Waste and inequality in the Indian city of Bhubaneswar
About this Session
Thu. 11.04.'24 16:45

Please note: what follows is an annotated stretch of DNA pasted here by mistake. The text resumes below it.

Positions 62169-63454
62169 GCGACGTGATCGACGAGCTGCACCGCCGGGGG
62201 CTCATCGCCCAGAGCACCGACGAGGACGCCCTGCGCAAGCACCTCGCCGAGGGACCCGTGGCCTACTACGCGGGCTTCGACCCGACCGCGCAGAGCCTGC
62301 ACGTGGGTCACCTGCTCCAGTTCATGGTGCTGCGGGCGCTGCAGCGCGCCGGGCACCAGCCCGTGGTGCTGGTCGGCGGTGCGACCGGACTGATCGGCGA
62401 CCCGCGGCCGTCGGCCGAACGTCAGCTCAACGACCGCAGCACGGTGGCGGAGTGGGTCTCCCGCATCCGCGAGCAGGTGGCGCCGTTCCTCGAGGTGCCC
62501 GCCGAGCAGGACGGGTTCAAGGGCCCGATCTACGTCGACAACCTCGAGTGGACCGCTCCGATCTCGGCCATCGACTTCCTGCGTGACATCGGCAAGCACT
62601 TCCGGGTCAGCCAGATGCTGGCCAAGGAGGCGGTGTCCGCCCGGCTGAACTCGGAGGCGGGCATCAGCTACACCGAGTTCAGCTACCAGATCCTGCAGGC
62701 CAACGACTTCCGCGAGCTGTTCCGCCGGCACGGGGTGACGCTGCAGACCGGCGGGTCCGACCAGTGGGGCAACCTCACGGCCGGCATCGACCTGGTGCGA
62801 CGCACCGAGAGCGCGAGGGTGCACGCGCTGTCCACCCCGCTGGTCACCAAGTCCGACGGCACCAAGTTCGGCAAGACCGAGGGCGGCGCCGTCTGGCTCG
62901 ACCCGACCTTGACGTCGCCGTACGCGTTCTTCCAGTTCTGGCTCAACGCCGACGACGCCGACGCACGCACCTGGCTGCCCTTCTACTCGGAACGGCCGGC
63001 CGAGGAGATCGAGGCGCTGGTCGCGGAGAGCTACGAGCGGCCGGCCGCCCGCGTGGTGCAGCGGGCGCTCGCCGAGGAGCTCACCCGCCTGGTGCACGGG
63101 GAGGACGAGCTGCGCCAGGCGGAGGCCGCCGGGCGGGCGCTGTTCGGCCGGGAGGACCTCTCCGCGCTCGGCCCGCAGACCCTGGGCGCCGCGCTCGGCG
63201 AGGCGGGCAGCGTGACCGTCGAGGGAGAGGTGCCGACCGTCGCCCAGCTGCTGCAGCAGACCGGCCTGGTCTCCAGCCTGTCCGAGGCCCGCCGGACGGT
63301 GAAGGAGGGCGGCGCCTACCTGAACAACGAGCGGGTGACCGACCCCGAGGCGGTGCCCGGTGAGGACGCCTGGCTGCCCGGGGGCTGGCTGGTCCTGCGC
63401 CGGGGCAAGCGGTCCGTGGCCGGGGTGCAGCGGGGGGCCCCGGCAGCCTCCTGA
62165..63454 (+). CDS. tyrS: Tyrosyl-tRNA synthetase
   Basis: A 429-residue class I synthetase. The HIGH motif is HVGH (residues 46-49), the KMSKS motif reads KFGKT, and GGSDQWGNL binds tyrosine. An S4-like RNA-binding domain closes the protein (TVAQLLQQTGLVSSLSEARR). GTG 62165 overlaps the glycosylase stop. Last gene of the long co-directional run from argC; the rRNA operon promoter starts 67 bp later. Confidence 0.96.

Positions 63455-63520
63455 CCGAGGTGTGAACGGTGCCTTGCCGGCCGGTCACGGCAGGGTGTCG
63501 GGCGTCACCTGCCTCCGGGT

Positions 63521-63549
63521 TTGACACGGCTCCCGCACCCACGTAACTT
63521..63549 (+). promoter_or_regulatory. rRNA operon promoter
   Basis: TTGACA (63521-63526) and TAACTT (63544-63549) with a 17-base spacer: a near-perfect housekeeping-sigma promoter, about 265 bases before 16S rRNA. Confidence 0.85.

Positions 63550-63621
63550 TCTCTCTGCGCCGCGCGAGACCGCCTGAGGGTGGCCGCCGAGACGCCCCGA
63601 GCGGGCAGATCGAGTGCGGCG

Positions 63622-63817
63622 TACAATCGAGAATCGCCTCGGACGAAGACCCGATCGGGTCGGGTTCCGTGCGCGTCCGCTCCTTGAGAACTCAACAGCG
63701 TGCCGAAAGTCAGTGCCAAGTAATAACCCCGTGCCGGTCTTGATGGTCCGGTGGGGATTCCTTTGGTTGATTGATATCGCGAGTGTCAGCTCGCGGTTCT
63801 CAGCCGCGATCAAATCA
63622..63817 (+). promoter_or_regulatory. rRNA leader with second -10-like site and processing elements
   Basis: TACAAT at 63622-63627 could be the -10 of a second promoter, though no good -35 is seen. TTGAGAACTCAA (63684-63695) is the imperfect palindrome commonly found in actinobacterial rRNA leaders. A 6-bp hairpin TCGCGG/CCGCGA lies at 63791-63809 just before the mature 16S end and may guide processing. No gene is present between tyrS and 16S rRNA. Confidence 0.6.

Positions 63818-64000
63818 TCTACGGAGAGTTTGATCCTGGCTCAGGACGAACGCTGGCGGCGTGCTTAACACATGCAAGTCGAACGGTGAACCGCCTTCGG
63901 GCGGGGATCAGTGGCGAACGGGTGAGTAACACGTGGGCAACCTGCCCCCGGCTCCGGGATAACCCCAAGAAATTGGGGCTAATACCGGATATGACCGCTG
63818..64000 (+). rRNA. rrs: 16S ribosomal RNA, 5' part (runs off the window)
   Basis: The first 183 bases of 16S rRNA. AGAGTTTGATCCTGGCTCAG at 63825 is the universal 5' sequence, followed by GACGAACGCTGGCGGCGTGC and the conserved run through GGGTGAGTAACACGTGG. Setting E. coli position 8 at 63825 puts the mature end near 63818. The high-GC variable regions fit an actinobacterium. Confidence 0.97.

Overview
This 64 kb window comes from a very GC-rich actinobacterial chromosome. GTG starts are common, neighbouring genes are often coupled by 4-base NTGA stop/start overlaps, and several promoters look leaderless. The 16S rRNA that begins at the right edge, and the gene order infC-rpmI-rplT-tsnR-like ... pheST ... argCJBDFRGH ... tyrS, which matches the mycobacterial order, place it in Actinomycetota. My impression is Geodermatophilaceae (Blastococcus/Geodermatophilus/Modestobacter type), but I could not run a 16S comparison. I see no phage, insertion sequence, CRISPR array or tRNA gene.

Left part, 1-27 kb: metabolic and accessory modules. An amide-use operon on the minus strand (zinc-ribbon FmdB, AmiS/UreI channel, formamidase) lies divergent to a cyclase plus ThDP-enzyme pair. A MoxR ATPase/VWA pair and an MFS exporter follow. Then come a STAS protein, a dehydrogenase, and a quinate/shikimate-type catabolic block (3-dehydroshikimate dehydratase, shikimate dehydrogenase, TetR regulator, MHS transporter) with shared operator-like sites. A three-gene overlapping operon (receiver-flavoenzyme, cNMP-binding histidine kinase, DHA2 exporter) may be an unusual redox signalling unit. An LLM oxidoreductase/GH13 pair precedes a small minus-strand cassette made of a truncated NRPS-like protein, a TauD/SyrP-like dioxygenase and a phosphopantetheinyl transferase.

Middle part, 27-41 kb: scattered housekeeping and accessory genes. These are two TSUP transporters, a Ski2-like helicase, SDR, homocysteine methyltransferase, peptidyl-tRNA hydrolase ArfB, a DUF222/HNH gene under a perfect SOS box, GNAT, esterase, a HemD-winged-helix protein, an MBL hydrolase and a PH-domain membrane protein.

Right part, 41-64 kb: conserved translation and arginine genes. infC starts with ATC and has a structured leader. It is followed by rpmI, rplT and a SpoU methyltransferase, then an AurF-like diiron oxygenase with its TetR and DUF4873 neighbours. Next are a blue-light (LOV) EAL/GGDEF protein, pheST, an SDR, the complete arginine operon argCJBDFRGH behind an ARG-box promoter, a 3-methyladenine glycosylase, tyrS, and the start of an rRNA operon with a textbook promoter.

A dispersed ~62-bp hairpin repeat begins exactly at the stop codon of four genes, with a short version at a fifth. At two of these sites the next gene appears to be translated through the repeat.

Globalization, industrialization, and modernization have brought enormous changes in the urban space. Along with tremendous economic development and growth, environmental hazards are also expanding locally and globally. Among all the essential factors of climate change and environmental degradation, a high level of waste generation is a matter of concern. Though natural scientists have researched well on the issue of waste generation and provided technical solutions, there are specific crucial sociological dimensions of waste that need to be researched better. It is not inadequate to say that waste is an essential political actor because of its complex hybrid nature. The current study examines the political nature of waste in the urban space of Bhubaneswar. Waste has an entangling relationship with other actors in the city, creating a more unequal and unjust environment for humans and non-humans. The study takes the help of both the theoretical lens of political ecology and actor-network theory to map possible interconnections and networks in the city in the area of waste. A qualitative approach has been used in the study using methods such as participant, non-participant observation, ethnography, and face-to-face interviews. The study has found the existence of hierarchy and inequality in the context of waste generation, segregation, littering, and policy formulation. The lower class, castes, and women are deprived of their rights to a clean environment because of existing politics at the higher levels of the state and the privileged sections of the city. The consequence of such inequality is distressing not only humans but also non-humans. Their lives are also considered wasted as they are blamed for causing disorder and increasing waste generation in the city. The state and the privileged community actively try to bring order to society by disposing of them at their appropriate places (slums and ghettos). The above instances show the influential role of waste in Indian cities. However, other cities of the world may show similar or varied patterns of inequality, which need to be uncovered by conducting similar studies. The study proposes to figure out the patterns of inequality caused by waste to sketch out appropriate plans and policies to positively change the lives of humans and non-humans. Often ignored phenomena of waste carry the immense capacity to reveal power dynamics, inequality, and injustice and can also provide solutions to these modern issues.